Switch it up for High Rock slabs

Changing lures throughout the day will keep High Rock Lake anglers on the crappie. (Picture by Brian Cope)

Change bait, lure presentations throughout the day

When Capt. Shane Walser heads out on High Rock Lake this month, he’s expecting to catch plenty of crappie. But he knows it’s going to take some effort. And part of that effort is in constantly changing from one rig to another, and back, multiple times throughout the day.

“When it’s hot like it is in July, you need to use your electronics to find the fish. And once you find them, it’s just a matter of putting your bait in front of them,” said Walser (336-978-3737).

Starting off with a jighead with a plastic grub, Walser relies on his forward-facing sonar to locate the fish. He often finds them on isolated brushpiles out in the open area of the lake.

“You just need to keep your boat a good casting distance off the fish because you don’t want to spook them. Then I’ll just cast to the fish with one rod,” he said.

On some days, this is all he needs to do to catch slabs all day long. On other days, it’s not that easy.

“Usually when it’s hot, I’ll catch them on a jig and grub for a while, then they’ll slow down. So then I’ll replace the grub with a small, live minnow,” he said.

That change usually gets the fish in a feeding mood again. He may catch them from the same group of fish, or he may leave that group and find another.

Switch things up

“Just that one change can trigger them into biting again. And you have to go with it while you can, because it’s not uncommon for them to suddenly stop biting that,” he said.

And when that happens, Walser will remove the jighead from his line, then add a 1/8-ounce, sliding sinker to his line. He finishes it up with a single crappie hook.

“This gives the minnow a little more freedom to swim around. You can slide your weight up and down the line to give your baitfish more or less freedom to move. Then you just go back to dropping your minnow in front of the fish,” he said.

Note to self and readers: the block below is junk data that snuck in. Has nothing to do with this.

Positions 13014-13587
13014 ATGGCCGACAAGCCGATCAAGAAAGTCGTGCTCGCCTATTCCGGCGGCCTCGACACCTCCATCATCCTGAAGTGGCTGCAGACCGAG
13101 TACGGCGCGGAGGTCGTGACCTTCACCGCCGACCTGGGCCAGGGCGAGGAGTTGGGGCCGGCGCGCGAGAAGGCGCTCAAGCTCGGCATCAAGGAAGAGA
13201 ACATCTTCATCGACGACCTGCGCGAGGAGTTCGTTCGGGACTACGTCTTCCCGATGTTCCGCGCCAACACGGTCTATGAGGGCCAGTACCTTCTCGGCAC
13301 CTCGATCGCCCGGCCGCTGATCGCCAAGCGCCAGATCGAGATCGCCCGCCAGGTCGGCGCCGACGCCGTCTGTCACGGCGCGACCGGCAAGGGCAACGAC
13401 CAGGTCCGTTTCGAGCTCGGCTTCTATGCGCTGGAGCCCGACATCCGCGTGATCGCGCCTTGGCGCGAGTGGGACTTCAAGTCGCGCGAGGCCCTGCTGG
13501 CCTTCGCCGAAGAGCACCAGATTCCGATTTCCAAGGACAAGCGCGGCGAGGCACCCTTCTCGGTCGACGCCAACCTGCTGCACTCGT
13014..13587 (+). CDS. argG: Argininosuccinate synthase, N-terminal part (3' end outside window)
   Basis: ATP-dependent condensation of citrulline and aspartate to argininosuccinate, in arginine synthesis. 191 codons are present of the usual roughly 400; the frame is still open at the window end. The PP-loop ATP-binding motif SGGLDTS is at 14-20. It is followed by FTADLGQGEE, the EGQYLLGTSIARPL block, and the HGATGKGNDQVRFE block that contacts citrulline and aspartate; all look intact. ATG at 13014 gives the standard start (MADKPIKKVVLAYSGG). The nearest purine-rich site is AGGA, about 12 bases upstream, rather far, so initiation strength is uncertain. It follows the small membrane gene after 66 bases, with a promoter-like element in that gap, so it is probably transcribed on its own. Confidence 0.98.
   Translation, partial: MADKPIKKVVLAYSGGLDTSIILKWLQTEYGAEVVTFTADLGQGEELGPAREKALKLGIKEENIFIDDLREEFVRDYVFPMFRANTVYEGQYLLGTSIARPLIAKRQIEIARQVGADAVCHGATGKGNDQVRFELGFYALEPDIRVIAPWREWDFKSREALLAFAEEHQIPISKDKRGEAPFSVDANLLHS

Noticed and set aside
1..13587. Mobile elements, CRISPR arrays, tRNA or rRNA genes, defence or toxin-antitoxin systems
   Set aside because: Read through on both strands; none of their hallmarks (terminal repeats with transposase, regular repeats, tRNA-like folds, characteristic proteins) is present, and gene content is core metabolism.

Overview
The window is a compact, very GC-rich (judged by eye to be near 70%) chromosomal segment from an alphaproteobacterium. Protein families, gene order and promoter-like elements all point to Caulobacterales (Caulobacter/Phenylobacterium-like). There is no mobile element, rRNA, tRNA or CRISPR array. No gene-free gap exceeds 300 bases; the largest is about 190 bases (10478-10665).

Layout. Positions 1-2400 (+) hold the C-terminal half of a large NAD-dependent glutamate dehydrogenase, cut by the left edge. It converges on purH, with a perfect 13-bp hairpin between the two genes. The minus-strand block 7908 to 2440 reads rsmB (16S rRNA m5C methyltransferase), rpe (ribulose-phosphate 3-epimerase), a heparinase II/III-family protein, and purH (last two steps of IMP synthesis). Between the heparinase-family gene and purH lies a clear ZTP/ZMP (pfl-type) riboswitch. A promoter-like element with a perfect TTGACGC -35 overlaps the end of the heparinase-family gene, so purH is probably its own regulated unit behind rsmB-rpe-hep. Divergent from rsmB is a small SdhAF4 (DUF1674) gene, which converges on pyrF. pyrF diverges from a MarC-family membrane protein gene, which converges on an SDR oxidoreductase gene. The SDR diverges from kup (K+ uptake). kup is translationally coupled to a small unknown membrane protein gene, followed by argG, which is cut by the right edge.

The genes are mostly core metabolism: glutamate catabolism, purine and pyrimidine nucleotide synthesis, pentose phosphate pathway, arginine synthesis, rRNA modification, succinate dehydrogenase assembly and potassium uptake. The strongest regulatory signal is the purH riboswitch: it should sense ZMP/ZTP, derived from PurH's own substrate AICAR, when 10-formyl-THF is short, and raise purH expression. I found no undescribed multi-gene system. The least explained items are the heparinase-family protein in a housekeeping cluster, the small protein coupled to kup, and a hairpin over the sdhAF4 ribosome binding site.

As long as the school of fish stays active, he’ll stick to what’s working. But if the fish get sluggish again, he’ll either seek out other fish, or change back to using a jighead with a plastic grub.

“Sometimes, they just get out of the mood to feed, and that might last a little while. But other times, just changing your bait/lure combo again will get them cranked back up,” he said.

Walser said the best time of day for these fish is in the early morning.

“You’ll catch them good early in the morning, and you can often stay on a good bite through mid morning and a little later, Then at some point, the bite will taper off. You can still catch them in the heat of the day, but it’s definitely tougher then,” he said.

Walser also said that making subtle changes, such as the color of your grub or your jighead, is enough to turn sluggish fish into biting fish.

“And sometimes, when you’re fishing with a plastic grub on a jighead, adding a live minnow to that will get the fish going. It’s a constant puzzle when it’s really hot, so you just have to stay at it, and make changes when the bite isn’t great,” he said.

About Brian Cope 2800 Articles
Brian Cope is the editor of Carolina Sportsman. He has won numerous awards for his writing, photography, and videography. He is a retired Air Force combat communications technician, and has a B.A. in English Literature from the University of South Carolina. You can reach him at brianc@carolinasportsman.com.

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